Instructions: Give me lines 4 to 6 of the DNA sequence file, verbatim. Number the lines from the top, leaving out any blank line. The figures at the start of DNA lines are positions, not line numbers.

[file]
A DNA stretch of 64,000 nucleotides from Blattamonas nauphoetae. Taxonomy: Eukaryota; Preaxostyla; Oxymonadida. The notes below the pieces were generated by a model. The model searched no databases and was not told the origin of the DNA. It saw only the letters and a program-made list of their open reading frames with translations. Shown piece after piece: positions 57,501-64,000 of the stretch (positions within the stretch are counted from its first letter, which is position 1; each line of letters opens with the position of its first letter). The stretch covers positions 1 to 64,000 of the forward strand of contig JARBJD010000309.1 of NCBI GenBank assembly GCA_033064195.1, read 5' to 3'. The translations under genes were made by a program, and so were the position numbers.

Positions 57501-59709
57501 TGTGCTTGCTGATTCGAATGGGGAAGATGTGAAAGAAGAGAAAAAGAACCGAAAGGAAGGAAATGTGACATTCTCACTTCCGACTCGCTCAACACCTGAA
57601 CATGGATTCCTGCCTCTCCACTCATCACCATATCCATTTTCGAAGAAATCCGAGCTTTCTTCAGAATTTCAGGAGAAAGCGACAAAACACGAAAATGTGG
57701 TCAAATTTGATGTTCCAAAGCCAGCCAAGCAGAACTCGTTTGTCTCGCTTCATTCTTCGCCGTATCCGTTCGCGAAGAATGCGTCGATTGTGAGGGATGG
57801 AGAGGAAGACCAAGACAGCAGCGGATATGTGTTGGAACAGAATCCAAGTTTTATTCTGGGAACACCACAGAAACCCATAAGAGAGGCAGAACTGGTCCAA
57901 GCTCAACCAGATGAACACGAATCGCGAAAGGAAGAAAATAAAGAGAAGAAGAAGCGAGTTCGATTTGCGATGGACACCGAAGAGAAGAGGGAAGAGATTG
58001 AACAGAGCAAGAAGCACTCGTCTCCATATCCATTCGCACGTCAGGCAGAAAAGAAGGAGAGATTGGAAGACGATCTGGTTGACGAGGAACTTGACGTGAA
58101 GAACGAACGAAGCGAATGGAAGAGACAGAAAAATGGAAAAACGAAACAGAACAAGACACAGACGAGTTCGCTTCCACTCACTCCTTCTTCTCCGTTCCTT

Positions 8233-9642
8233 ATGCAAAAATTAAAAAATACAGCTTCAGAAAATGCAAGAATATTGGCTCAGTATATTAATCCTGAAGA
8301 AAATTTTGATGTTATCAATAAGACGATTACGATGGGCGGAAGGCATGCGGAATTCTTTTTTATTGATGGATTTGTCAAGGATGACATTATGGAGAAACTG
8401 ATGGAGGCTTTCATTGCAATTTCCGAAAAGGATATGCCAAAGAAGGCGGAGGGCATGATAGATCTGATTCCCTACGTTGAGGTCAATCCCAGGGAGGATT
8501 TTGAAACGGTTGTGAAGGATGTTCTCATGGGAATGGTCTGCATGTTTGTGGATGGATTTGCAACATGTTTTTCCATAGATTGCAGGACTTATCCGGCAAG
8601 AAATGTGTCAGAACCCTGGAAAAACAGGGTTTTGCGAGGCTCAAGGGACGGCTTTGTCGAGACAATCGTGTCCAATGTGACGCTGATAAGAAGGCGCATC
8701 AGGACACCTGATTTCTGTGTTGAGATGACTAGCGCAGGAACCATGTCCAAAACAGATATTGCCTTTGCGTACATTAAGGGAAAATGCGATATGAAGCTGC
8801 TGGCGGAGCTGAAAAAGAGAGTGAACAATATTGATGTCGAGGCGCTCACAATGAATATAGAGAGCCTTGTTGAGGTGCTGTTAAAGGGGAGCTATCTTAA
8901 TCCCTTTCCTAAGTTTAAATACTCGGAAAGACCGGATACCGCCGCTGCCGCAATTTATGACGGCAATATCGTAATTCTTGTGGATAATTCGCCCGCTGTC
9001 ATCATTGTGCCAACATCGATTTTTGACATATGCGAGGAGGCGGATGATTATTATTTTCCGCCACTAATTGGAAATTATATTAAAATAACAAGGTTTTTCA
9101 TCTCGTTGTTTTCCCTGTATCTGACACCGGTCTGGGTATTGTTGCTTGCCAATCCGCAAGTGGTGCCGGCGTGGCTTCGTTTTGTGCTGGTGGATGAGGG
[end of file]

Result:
57601 CATGGATTCCTGCCTCTCCACTCATCACCATATCCATTTTCGAAGAAATCCGAGCTTTCTTCAGAATTTCAGGAGAAAGCGACAAAACACGAAAATGTGG
57701 TCAAATTTGATGTTCCAAAGCCAGCCAAGCAGAACTCGTTTGTCTCGCTTCATTCTTCGCCGTATCCGTTCGCGAAGAATGCGTCGATTGTGAGGGATGG
57801 AGAGGAAGACCAAGACAGCAGCGGATATGTGTTGGAACAGAATCCAAGTTTTATTCTGGGAACACCACAGAAACCCATAAGAGAGGCAGAACTGGTCCAA